By: Javier Encinas, PE | November 30, 2016

Retaining walls are structures designed to bound soils between two different elevations. A retaining wall is then mainly exposed to lateral pressures from the retained soil plus any other surcharge. Many retaining walls are cantilever-type, but it’s also common to find in practice walls that are laterally restrained at the top, such as in the case of basement walls supported laterally by an elevated floor slab. This article discusses the design of either concrete or masonry top restrained retaining walls. Our software ASDIP RETAIN will be used to support our discussion.

A typical restrained retaining wall is composed of four main components: the Stem, the Toe at the front of the wall, the Heel at the backfill side, and the Shear Key. Frequently the walls are also laterally restrained at the base by the slab on grade, so the shear key is seldom required. The images below show the geometry of a typical top restrained retaining wall.


What lateral earth pressure theory to use?

There are two well-known classical earth pressure theories: Rankine and Coulomb. This subject has been discussed in our previous post Cantilever Retaining Walls: An Overview of the Design Process (Part 1). Since a restrained wall cannot tilt away from the soil to mobilize its shear strength, the active pressure cannot be developed. As a result, a restrained retaining wall should be designed using the At-rest Ko pressure coefficient, instead of the Active Ka commonly used in cantilever walls.

ASDIP RETAIN uses any of the theories described above. In addition, the Equivalent Fluid method may be selected, which assumes the backfill as a fluid of a given density.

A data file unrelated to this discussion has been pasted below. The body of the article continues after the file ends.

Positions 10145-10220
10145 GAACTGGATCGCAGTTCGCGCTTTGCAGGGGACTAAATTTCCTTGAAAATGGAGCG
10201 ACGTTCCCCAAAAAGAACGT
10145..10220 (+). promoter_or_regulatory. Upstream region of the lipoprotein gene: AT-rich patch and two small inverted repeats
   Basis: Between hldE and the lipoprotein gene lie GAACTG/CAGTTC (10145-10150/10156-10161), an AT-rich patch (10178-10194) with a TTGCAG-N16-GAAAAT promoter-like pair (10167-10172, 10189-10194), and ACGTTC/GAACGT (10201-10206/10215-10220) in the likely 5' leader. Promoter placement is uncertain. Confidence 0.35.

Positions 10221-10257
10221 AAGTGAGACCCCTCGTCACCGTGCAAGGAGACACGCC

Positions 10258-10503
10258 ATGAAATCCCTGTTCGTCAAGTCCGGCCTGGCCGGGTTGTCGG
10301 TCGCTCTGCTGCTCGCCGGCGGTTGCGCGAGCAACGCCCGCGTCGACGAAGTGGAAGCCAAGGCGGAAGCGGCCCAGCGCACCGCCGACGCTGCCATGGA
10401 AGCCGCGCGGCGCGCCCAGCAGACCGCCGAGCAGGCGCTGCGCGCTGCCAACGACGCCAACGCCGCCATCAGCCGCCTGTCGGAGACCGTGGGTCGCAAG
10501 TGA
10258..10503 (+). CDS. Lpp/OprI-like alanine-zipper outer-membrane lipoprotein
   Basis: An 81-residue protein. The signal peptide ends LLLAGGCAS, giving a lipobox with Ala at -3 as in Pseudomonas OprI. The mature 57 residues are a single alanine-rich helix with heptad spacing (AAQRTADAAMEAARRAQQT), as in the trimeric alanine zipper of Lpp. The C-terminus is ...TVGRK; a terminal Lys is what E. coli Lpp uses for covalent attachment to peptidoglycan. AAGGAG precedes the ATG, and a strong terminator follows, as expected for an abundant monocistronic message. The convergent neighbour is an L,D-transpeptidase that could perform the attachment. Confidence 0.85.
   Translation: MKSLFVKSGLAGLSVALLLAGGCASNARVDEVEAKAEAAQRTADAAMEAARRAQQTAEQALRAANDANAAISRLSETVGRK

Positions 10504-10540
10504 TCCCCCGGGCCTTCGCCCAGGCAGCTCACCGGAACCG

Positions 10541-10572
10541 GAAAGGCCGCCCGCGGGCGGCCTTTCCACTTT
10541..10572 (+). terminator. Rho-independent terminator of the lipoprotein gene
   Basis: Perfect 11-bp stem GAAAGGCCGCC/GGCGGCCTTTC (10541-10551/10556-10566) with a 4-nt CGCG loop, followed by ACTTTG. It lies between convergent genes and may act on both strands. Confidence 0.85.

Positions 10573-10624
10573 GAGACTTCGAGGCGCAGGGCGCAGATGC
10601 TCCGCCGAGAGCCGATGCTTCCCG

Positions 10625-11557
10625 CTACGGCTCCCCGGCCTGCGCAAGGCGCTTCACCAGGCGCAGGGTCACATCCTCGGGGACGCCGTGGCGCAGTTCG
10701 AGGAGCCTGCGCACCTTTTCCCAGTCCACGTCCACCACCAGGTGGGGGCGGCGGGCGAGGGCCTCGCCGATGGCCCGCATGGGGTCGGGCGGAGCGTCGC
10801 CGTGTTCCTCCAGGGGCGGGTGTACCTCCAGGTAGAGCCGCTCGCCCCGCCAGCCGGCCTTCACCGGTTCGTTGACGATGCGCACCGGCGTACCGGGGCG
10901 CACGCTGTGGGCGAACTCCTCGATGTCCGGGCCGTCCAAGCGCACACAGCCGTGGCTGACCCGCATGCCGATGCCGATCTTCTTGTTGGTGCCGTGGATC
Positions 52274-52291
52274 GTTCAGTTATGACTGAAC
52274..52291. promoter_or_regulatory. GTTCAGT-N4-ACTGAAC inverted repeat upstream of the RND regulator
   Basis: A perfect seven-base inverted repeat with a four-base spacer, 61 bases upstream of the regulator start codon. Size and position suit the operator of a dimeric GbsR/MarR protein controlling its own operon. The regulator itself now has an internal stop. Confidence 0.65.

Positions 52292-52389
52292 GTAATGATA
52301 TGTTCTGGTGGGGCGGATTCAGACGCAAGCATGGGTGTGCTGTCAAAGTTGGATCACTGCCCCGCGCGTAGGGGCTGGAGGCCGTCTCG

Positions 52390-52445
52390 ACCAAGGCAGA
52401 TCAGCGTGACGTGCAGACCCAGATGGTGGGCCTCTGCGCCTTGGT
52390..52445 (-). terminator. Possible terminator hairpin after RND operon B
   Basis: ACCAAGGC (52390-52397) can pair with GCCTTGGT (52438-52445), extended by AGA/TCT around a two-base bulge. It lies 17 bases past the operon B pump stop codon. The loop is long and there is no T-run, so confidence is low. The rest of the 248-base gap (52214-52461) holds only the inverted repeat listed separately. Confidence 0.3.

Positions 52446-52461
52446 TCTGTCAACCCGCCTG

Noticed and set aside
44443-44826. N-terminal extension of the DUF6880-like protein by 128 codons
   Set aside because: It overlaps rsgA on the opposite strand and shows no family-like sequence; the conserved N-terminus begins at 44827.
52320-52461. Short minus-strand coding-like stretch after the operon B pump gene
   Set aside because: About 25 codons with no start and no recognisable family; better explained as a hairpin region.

What are the typical loads on a restrained retaining wall?

Being the purpose of a retaining wall to maximize the land usage, normally there are surcharge loads on top of the retained mass. These loads may be dead or live, uniformly distributed or concentrated. Driveways, parking lots, equipment, etc, are examples of surcharges in a basement wall. A uniform surcharge will produce a uniform lateral pressure on the wall. A roadway running parallel to the wall may be modeled with a Strip load, and it may be calculated using the Boussinesq approach.

Sometimes the stem extends above the backfill level and this portion of the wall could be exposed to a wind pressure. If the wall is located in a seismic zone, then the seismic effects need to be considered. In this case the Mononobe-Okabe approach is usually followed, which is based on the Coulomb theory previously discussed. The picture below shows schematically the external loads in a typical restrained retaining wall.


How do you check the overall stability?

In the post referenced above we discussed the four basic instability modes in a typical retaining wall:

  • Sliding – The backfill and the other applied loads exert a lateral pressure against the wall, so it will tend to slide. If the wall is not laterally restrained at the base, then the sliding mode should be checked for a minimum safety factor of 1.50.